1. Limited time only! Sign up for a free 30min personal tutor trial with Chegg Tutors
    Dismiss Notice
Dismiss Notice
Join Physics Forums Today!
The friendliest, high quality science and math community on the planet! Everyone who loves science is here!

Electrical engineering vs. computer science

  1. Sep 26, 2011 #1
    Hi there,

    I'm a sophomore in college and I'm split between electrical engineering and computer science. There's computer engineering at my school as well, but my CS advisor warned that the CoE degree is too scattered and that I should concentrate on EE or CS.

    I know that ultimately it's about my personal preference, but does anybody have some advice? I'm taking Discrete Math and Ordinary Differential Equations this semester, and I find ODE to be painstakingly boring while Discrete Math is much more intellectually stimulating. I'm also taking Data Structures, and from what I've heard, this class is a really important class if I want to work as a programmer.

    Having been to a Maker Faire, I know that there's a lot of cool hardware to work on as an EE. I understand that EE is a vast field, and that there's an energy focus and an information focus. I also appreciate the fact that electrical engineers have more in common with physicists and scientists, while computer science is closer to mathematics.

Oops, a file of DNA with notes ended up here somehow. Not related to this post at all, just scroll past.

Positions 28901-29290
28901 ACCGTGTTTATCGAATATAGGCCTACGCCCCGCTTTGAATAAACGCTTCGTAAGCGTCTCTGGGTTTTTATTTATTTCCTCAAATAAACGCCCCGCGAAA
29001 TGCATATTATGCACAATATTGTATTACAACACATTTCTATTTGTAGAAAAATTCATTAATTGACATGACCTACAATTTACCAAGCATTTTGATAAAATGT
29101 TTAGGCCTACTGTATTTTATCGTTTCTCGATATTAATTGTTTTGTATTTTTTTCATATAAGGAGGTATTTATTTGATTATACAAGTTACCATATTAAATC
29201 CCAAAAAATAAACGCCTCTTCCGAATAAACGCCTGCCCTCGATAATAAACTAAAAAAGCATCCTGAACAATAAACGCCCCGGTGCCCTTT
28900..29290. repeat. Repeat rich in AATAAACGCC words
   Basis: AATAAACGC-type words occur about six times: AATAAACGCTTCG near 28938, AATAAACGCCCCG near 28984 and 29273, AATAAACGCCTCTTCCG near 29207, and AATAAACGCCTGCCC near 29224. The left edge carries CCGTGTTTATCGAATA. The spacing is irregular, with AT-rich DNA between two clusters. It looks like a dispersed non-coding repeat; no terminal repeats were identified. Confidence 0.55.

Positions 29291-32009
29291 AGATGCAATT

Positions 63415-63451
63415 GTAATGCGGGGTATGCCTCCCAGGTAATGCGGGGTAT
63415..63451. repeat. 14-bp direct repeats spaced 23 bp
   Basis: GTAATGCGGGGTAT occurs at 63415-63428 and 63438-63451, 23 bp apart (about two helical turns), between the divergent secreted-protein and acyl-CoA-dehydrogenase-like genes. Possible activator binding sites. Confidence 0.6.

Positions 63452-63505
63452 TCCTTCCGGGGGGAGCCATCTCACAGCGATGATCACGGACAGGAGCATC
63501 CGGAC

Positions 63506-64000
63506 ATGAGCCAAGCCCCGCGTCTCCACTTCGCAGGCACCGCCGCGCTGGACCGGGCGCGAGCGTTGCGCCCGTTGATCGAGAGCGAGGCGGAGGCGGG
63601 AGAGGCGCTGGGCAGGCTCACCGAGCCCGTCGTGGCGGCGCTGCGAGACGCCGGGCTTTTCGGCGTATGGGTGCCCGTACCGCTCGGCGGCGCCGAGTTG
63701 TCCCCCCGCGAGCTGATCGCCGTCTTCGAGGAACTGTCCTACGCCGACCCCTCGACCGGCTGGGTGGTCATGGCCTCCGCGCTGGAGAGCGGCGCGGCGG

The only reason I'm interested in CS is because of the possibility of going into game development. If I decide to go for CS, it'll be three years of developing my coding skills (with computer architecture, theoretical CS, and other upper-level CS topics on as well). I have this personal dream of taking an artistic approach and treating video games as art, and a CS degree would give me a solid technical foundation. But I feel like an EE degree is more respected than a CS degree, and I'm also aware that the software industry/Silicon Valley is incredibly fickle. Besides, someone's going to come up with the next big thing eventually, and people will stop talking about Facebook and social media and whatnot.

    What do you think I should do? I'd greatly appreciate any advice.
     
  2. jcsd
  3. Sep 26, 2011 #2
    Interesting squander... I was in a similar position.

    I am no expert but I don't think you should take CS for programming. You don't need a degree if you want to be a programmer. I suggest reading some popular science books regarding these subjects. I highly recommend Godel Escher Bach by Dougls Hofstadter I think it give quite a feel about computer science.
     
Know someone interested in this topic? Share this thread via Reddit, Google+, Twitter, or Facebook